• Orthodox people can vote without any guilt for a pro-abortion candidate even if that candidate advocates for full term abortion.
  • We recommend and encourage the mRNA vaccines because they are safe and effective.
  • We are thankful to Fordham for asking questions that have never been asked before, though the Church is unprepared to answer them.
  • There is nothing as important as the obedience to one’s bishop. (Are we to be obedient to a bishop if he changes Orthodox doctrine and praxis?)
  • The Patriarch of Moscow blessed his troops to rape, murder and commit war crimes.

It was the bloggers who took exception.  Did the bishops acknowledge they must be more careful about what they say?  No.  Instead, they concluded that there is a problem with those who are reporting what they say. 

So, if there is a problem with what bloggers are reporting, is the answer to bring an end blogging, which effectively can’t be enforced as users can sign-in anonymously? 

Or is the solution to tighten up on what one sees and hears from the bishops so there will be no fodder for discussion?  Talking with the people about what they want to discuss rather than autocratically shutting down communication might also be helpful.   

The blogs fill a void.  To shut down opposing views rather than shape them with sound teaching, argument, and dialogue will ensure the bishops continue to lose what little connection they have left with their people.  

Priests in the trenches deal with a variety of very uncomfortable, personal situations every day.  If the bishops remain unwilling to do the same, they will find that the culture, and the people in the Church, will ignore them in equal measure.

The people of God given to these bishops are confused and hungry for their attention.  They want the necessary tools to ward off the many cultural wolves they contend with every day.  They would love to hear the voice of Christ from their bishops but condemnation and criticism of the only venue that remained open to them during an extremely difficult and trying time is not the voice of a shepherd.

The bishops have nothing to fear from the blogs.  They can bring unity to our Church by clearly articulating Orthodox theology and defending that theology to the Church and the radicalized culture.  In the absence of that effort, the blogger, I think, will keep doing the heavy lifting for them.  [Maybe I should start a blog! No…never mind.]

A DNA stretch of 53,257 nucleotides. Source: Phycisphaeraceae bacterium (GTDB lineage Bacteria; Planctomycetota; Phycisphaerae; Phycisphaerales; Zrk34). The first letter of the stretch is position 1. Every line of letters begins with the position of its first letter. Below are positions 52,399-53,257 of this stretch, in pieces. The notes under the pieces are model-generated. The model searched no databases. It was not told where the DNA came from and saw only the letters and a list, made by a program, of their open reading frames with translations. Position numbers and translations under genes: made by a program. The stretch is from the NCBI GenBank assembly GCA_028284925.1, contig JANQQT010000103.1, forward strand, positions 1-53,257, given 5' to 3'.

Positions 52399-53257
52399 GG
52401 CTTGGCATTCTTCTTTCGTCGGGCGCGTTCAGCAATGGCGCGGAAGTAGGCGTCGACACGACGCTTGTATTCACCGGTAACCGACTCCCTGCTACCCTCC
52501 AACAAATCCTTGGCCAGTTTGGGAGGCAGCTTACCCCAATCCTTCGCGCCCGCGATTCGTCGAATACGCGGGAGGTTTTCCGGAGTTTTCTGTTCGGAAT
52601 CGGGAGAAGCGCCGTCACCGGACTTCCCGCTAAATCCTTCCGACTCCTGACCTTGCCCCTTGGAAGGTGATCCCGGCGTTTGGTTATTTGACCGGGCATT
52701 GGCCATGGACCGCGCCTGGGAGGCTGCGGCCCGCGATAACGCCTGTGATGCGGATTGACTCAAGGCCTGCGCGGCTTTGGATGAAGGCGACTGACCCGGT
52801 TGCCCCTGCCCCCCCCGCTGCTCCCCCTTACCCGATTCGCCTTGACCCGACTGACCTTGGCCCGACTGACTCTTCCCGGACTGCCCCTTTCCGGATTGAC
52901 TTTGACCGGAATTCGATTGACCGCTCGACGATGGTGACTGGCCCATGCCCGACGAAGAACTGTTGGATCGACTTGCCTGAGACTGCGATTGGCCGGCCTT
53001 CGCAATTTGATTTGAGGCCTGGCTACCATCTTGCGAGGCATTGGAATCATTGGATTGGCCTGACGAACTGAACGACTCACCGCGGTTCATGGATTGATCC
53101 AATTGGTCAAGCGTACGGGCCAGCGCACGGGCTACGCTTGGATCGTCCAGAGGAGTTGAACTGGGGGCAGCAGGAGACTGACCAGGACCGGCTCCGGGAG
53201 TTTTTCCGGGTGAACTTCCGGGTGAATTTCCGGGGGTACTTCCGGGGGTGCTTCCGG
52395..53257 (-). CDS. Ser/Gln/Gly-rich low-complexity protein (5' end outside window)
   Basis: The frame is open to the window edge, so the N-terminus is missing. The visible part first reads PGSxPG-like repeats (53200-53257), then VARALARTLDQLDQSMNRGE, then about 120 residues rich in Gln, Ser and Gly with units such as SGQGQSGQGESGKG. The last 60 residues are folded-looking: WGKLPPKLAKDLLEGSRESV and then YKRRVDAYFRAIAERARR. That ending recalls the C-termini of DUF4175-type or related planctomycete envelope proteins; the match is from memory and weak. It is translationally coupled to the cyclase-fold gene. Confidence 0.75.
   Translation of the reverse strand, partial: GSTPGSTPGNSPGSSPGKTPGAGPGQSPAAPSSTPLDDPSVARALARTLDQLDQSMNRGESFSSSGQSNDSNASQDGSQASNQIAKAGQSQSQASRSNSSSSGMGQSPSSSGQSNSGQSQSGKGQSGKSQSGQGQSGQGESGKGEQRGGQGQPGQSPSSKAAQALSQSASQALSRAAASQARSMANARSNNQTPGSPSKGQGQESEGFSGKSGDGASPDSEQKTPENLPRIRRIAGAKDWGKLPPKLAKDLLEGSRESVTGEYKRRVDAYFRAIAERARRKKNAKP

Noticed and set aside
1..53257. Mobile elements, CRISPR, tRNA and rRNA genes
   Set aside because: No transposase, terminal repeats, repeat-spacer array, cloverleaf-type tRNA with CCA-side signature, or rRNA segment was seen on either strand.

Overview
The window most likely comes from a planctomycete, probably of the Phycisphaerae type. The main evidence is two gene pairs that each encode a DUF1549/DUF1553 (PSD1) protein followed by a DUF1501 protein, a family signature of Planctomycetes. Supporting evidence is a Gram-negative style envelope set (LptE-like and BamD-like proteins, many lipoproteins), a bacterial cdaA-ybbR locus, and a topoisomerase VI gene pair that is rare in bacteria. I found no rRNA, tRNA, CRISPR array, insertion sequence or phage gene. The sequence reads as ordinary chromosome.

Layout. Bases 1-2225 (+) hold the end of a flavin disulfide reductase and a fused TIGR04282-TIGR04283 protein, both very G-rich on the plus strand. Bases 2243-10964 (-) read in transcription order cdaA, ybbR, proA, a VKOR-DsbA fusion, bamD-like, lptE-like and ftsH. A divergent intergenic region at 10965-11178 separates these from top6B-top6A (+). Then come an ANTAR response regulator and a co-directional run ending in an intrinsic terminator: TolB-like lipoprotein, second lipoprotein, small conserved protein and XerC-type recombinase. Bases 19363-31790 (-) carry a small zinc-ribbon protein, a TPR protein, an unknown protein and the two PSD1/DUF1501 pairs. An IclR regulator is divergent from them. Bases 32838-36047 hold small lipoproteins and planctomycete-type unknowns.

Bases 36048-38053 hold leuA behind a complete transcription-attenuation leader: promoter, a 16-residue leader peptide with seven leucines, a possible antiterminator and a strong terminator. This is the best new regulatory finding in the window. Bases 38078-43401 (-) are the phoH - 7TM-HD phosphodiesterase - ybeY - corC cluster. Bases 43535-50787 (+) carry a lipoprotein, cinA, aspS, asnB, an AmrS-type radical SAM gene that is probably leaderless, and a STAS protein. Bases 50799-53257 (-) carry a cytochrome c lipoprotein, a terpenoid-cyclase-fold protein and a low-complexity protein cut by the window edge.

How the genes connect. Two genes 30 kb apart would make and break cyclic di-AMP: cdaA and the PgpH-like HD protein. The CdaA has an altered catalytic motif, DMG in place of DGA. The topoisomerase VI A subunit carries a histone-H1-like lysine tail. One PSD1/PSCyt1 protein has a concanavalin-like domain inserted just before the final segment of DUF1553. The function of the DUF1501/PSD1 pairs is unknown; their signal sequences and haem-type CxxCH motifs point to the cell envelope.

Fr Andrew Moore

St Mark the Evangelist

Great Falls, MT

About GShep


  1. Antiochene Son says

    If our clergy and hierarchy are afraid of us who reject our godless culture, they can either take it up with Saint Paul and the Fathers, or they can engage in debates with us and prove us wrong. Pulling rank is childish and weak.

    • Nick George says

      AMEN! AMEN! AMEN! Many of those clergy and hierarchs are spiritually compromised because of societal pressures and deal; they could never deal on a reasonably rational basis because of their intellectual paucity (not to be confused with true spiritual humility).

      • Antiochene Son says

        Sadly I see some of our bishops starting to act like Latin bishops and Pope Francis. There is no one less tolerant than those who preach tolerance.

        If our bishops want us to follow them blindly and without question, they had better be impeccable stalwart examples of Orthodoxy. Does that happen?

        • Jeff Moss says

          May God raise up many more bishops of like character as Saint Cuthbert of Lindisfarne, whom we celebrate today.

          “Bishop Cuthbert remained as humble as he had been before his consecration, avoiding finery and dressing in simple clothing. He fulfilled his office with dignity and graciousness, while continuing to live as a monk. His virtue and holiness of life only served to enhance the authority of his position.

          “His life as Bishop of Lindisfarne was quite similar to what it had been when he was prior of that monastery. He devoted himself to his flock, preaching and visiting people throughout his diocese, casting out demons, and healing all manner of diseases. He served as a bishop for only two years, however.”


  2. This is “off topic,” but the only way I can do this. A year or two ago I suggested people avoid Amazon and ABE Books, etc., when purchasing books online. I suggested bookshop [dot] org. However, after posting something similar on another website, I learned that bookshop [dot] org censors some books, including Abigail Shrier’s “Irreversible Damage” (and apparently all her books.

    Consequently, I suggest taking bookshop [org] off the list. “Thriftbooks” may be a palatable alternative.

  3. If that is what the good father has heard in the OCA, then that confirms what I have long believed about it.

  4. simple solution, invite them to ride with you in a car around randomly, video record it, and slap a catchy title to the videos, post them on Youtube, and ask them the hard questions asked above. Be sure you drive on a highway going 70 mph or more, the bishop isn’t going to try to jump out! Apparently, this is the only way to get an audience with them!